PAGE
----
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Video-game instruction in basic life support maneuvers




Marchiori EJ, Ferrer G, Fernández-Manjón B, Povar Marco J, Suberviola González JF, Giménez Valverde A



Facultad de Informática, Universidad Complutense de Madrid, Spain. CATEDU (Centro Aragonés de Tecnologías para la Educación), Spain. Visiting Scientist, LCS, Massachusetts General Hospital University Harvard, Boston, EE.UU. Servicio de Urgencias, Hospital Universitario Miguel Servet, Zaragoza, Spain. Universidad de Zaragoza, Spain. 061 Aragón, Servicio Aragonés de Salud, Spain.



Objectives: 1) To assess the usefulness of an educational video game to teach the theory
of basic life support to high school students; 2) to compare video-game instruction to
the traditional teaching of basic life support maneuvers through practical
demonstrations by health care professionals.
Methods: An educational video game was developed according to the ILCOR 2010
guidelines. The study was carried out in a sample of 344 secondary school students in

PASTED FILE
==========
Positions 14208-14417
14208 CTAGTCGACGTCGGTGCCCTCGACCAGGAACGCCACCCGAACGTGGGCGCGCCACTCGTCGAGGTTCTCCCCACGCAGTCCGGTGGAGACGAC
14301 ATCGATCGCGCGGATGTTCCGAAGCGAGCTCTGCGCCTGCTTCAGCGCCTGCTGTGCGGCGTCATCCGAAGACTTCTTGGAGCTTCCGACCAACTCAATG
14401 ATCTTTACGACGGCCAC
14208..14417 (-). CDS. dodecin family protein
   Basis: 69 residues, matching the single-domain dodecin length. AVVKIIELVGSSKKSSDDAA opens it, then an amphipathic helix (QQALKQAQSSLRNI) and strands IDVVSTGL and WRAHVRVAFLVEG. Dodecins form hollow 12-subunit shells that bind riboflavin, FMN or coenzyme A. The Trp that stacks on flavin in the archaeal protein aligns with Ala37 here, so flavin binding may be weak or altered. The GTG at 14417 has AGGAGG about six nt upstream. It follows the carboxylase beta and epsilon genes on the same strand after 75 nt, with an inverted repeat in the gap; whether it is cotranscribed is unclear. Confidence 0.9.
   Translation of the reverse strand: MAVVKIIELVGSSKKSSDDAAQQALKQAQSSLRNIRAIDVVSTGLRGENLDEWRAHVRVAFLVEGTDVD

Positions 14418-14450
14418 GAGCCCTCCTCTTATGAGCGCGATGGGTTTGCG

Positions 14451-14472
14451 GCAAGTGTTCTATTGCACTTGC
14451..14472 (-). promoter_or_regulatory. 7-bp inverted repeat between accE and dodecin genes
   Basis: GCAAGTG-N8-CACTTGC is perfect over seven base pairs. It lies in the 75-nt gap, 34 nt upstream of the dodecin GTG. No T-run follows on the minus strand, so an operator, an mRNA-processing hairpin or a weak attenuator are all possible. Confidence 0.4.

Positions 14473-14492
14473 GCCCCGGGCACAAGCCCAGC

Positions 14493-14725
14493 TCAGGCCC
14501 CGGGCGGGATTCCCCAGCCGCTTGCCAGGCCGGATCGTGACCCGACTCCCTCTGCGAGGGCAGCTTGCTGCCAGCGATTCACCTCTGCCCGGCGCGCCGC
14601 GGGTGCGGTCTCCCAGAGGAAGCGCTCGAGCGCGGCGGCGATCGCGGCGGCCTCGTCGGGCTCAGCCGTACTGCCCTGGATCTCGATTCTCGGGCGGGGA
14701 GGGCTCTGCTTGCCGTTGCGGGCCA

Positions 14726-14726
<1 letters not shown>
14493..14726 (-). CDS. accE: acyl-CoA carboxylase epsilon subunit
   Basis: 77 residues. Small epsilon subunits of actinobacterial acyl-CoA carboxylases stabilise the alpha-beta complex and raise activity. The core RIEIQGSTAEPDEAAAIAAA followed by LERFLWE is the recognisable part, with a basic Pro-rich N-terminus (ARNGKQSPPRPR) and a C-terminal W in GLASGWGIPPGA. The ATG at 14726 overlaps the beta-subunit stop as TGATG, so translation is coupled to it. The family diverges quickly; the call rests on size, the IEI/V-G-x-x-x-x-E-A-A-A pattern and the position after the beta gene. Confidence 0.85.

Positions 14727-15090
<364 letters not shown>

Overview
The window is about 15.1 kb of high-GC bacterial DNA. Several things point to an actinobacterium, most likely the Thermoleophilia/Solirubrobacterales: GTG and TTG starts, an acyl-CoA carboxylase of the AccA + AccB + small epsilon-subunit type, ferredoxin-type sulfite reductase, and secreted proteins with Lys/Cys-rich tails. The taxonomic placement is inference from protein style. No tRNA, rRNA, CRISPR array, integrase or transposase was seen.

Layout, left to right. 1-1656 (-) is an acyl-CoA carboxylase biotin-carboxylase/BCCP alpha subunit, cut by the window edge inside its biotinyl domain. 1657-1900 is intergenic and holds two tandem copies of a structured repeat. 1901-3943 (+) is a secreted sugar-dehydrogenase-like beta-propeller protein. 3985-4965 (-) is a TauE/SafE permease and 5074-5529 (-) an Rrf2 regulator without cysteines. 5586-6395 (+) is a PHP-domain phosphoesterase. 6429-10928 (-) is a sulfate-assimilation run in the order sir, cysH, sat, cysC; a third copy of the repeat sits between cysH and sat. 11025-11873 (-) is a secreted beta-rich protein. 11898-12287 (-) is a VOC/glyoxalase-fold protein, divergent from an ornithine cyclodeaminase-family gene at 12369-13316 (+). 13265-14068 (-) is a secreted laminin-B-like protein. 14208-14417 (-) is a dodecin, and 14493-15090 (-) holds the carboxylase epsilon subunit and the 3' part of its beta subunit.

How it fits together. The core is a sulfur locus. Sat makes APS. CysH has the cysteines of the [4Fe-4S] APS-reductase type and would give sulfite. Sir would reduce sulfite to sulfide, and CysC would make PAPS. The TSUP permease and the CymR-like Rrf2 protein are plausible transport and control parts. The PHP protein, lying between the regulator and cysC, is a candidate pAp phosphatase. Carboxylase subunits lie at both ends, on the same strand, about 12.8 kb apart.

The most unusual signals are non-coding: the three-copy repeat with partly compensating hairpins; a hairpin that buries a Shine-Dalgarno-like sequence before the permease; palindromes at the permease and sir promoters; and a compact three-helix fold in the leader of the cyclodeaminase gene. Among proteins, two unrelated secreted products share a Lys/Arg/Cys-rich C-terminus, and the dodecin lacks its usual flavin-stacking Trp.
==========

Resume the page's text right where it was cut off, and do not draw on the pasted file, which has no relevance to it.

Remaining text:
Aragon, Spain. The students, who were allocated to an experimental group and a
control group, took a test before and after instruction in order to detect change in
knowledge.
Results: Viable data were obtained for 331 students. The 187 students in the
experimental group had a mean grade of 5.41 (out of a maximum score of 10) before
playing the game and a mean grade of 7.48 afterwards. Students in the control group
had a mean grade of 4.95 before and 8.56 afterwards. The differences in each group
were significant (t test). After bivariate analysis of variance, the differences in both
groups remained significant.
Conclusions: The experimental group achieved a significant increase in theoretical
knowledge, although they learned less than students in the control group. The relevance
of these results rests on the lower cost per instructional session for the video game,
which can be played an unlimited number of times without supervision. Furthermore,
the game can be distributed free of charge to institutions or individuals.


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